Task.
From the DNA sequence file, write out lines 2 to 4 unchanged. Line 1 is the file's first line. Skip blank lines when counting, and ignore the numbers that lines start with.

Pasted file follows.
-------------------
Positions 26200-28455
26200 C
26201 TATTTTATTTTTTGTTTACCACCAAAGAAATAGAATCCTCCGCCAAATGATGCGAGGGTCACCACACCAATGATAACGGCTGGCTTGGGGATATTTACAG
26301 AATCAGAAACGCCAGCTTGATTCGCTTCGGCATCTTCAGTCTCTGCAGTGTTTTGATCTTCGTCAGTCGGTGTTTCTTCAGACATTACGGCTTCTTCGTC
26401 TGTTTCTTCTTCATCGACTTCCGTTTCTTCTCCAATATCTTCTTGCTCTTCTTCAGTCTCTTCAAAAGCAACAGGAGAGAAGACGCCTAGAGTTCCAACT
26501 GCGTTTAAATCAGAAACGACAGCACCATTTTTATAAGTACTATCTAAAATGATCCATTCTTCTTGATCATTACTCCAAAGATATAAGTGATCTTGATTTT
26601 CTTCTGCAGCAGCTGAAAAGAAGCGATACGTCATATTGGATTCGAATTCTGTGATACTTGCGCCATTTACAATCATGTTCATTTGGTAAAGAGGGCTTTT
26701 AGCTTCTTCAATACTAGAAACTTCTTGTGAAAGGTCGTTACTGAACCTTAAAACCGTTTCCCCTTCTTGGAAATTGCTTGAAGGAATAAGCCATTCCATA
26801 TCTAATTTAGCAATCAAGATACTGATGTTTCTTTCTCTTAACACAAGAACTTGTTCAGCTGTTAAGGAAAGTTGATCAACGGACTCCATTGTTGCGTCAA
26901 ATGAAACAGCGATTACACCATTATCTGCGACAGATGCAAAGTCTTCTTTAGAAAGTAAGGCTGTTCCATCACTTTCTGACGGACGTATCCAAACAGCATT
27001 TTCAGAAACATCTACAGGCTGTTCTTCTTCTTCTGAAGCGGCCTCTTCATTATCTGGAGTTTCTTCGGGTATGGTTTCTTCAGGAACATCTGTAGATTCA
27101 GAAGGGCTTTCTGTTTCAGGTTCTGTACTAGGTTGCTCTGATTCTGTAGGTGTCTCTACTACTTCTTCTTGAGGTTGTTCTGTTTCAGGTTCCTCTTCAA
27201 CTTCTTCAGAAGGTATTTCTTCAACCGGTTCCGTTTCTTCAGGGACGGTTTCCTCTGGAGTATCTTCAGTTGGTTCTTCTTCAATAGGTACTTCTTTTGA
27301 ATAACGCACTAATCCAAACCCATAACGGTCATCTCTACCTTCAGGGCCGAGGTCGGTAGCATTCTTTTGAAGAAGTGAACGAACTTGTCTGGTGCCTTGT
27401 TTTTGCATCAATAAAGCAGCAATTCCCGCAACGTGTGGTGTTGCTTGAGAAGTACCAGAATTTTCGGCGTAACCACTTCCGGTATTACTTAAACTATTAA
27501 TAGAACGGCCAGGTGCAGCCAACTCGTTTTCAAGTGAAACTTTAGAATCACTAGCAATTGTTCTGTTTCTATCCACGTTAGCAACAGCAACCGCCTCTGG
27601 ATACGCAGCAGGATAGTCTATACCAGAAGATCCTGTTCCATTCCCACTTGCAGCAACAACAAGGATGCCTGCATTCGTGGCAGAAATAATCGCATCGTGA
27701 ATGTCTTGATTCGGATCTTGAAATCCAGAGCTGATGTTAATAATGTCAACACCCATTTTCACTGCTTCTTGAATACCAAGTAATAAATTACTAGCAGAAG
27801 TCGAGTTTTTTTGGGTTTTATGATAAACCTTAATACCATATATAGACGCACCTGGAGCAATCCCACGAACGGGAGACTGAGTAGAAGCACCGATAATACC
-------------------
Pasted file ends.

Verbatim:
26200 C
26201 TATTTTATTTTTTGTTTACCACCAAAGAAATAGAATCCTCCGCCAAATGATGCGAGGGTCACCACACCAATGATAACGGCTGGCTTGGGGATATTTACAG
26301 AATCAGAAACGCCAGCTTGATTCGCTTCGGCATCTTCAGTCTCTGCAGTGTTTTGATCTTCGTCAGTCGGTGTTTCTTCAGACATTACGGCTTCTTCGTC